Jonny Pelham: Before And After | Review by Steve Bennett
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Jonny Pelham: Before And After

Review by Steve Bennett

A socially awkward West Yorkshireman with a speech impediment who finds confidence through comedy, skilfully enticing audiences into his off-kilter world… there’s a touch of the young Daniel Kitson about Jonny Pelham.

‘I’m quite a weird man’ is how he opens his sturdy Edinburgh debut, describing a medical textbook’s worth of physical quirks. And as if they weren’t enough to give him outsider status, it was cemented at his Bradford school, where he was the only white kid in class – and his otherwise all-Bengali street gang.

His medical issues meant that he was sent to a retreat for disabled children one summer, and his depiction of the patronising do-gooder leader at Camp Courage – really! – is delightfully funny, with a great payoff. However the core of this story comes when he received a letter from the NHS offering him £30,000-worth of cosmetic surgery on his face, an unsolicited approach which he’s initially affronted by, but then starts to ponder. If he can be made better-looking, will that transform his confidence?

This internal debate proves a strong framework on which to recount a raft of amusing anecdotes, usually confessing his own peculiar behaviour but sometimes that of others, too, in the context of a moral dilemma over whether such a superficial ‘fix’ – albeit through major surgery – is really the answer.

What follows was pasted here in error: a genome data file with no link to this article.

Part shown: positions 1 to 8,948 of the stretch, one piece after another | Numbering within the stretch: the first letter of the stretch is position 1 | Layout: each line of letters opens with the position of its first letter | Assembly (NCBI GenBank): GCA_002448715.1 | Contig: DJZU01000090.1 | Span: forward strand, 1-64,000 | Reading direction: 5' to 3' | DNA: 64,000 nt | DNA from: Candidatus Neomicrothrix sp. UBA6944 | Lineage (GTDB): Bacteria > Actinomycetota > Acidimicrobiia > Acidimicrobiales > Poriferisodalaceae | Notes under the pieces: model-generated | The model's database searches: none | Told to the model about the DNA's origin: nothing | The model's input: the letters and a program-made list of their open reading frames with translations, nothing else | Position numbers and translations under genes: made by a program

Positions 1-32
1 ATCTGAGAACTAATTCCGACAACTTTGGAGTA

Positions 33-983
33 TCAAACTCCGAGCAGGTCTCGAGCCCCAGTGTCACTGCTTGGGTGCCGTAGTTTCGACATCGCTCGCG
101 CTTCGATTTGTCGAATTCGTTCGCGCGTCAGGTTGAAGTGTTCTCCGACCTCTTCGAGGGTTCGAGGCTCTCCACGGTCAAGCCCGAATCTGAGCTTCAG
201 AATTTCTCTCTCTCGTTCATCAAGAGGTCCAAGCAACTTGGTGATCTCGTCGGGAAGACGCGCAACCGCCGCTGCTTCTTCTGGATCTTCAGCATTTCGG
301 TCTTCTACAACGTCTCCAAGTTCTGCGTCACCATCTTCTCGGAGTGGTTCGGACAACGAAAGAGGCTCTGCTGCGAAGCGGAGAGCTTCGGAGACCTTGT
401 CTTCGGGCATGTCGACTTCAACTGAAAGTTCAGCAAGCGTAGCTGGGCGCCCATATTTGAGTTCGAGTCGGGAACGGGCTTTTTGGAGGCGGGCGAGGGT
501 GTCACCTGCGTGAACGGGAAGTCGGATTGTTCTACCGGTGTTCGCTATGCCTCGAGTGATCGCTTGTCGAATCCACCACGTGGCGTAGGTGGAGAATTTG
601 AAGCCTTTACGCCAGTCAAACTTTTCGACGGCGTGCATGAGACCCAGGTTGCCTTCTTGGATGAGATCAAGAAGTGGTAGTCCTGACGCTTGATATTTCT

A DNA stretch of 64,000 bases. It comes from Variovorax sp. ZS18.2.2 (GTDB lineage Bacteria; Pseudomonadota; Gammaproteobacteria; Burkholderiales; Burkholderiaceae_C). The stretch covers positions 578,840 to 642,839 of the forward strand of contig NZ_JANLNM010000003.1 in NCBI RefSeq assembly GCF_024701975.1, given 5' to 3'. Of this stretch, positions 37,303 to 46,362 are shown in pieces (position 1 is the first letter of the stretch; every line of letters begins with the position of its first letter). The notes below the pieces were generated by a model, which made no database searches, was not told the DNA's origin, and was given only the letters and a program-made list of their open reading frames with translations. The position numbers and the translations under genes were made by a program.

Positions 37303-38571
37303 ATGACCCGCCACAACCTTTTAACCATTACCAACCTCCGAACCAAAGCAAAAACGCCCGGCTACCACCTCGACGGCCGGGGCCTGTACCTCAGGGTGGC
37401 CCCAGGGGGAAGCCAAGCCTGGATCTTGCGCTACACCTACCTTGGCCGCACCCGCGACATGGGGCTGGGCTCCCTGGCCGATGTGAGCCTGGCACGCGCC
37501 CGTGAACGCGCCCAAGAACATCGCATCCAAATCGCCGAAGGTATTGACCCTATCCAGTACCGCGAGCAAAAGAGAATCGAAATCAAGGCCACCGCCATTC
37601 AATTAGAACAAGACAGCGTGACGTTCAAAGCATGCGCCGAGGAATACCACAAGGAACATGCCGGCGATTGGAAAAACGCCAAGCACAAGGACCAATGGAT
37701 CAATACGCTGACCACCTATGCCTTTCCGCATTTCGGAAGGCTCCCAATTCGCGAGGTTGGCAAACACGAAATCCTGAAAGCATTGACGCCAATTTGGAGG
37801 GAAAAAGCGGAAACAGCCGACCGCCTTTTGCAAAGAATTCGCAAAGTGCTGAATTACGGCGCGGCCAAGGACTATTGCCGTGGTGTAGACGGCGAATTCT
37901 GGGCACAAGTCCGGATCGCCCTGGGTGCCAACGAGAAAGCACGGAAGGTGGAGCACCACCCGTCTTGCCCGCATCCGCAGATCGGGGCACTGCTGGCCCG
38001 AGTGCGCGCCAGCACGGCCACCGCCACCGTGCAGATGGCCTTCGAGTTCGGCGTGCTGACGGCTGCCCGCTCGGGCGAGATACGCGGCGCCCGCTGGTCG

Pelham’s humour has a strong self-effacing strand, but that’s only the part of it. There’s a quiet confidence to his stand-up that allows him to take ownership of those strange incidents of the past, as well as drawing the audience in to his stories before walloping them with an unexpected punchline. He rolls well with a smattering of minor disruptions tonight, too, and is relaxed enough to amuse himself with an accidental ad-lib.

Ever since he took second place in the Chortle Student Comedy Award three years ago, Pelham has increasingly looked at home on the stage, doing justice to 50 minutes of consistently funny writing. There are no major comedic fireworks, but a solid parade of laughs that endears this able newcomer to the room.

Review date: 10 Aug 2015
Reviewed by: Steve Bennett
Reviewed at: Pleasance Courtyard

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